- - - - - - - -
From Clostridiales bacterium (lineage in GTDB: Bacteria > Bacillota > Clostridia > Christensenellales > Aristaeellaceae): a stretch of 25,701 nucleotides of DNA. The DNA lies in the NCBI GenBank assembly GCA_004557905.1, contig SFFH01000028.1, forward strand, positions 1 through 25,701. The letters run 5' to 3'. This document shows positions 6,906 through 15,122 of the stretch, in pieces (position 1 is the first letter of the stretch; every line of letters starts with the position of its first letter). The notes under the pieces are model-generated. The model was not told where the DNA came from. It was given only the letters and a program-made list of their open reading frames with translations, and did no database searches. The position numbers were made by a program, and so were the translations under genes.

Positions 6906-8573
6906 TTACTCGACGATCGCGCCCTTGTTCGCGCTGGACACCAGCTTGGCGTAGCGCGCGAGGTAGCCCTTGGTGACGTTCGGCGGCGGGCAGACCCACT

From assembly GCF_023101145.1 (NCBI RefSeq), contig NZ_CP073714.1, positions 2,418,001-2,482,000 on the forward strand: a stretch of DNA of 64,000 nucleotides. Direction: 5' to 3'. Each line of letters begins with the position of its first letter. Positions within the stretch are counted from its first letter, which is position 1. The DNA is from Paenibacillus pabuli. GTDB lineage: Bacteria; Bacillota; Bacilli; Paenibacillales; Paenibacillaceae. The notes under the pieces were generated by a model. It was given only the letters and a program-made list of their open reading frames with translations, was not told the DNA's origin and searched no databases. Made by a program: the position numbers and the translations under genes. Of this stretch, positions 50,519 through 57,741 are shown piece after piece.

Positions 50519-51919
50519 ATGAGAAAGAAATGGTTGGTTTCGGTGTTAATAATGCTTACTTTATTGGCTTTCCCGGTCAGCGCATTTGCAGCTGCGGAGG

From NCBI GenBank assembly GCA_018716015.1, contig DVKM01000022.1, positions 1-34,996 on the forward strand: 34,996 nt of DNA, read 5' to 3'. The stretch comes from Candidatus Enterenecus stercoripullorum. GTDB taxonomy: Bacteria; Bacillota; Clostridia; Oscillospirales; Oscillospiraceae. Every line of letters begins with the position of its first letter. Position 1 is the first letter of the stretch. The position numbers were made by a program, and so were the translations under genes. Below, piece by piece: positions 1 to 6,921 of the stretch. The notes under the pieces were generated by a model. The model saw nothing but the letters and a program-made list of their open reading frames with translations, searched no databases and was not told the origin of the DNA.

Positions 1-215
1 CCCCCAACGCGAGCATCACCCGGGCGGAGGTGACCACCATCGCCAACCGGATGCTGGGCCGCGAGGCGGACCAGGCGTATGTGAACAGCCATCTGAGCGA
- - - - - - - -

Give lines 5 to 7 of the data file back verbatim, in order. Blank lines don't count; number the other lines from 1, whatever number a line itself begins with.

Positions 50519-51919
50519 ATGAGAAAGAAATGGTTGGTTTCGGTGTTAATAATGCTTACTTTATTGGCTTTCCCGGTCAGCGCATTTGCAGCTGCGGAGG

From NCBI GenBank assembly GCA_018716015.1, contig DVKM01000022.1, positions 1-34,996 on the forward strand: 34,996 nt of DNA, read 5' to 3'. The stretch comes from Candidatus Enterenecus stercoripullorum. GTDB taxonomy: Bacteria; Bacillota; Clostridia; Oscillospirales; Oscillospiraceae. Every line of letters begins with the position of its first letter. Position 1 is the first letter of the stretch. The position numbers were made by a program, and so were the translations under genes. Below, piece by piece: positions 1 to 6,921 of the stretch. The notes under the pieces were generated by a model. The model saw nothing but the letters and a program-made list of their open reading frames with translations, searched no databases and was not told the origin of the DNA.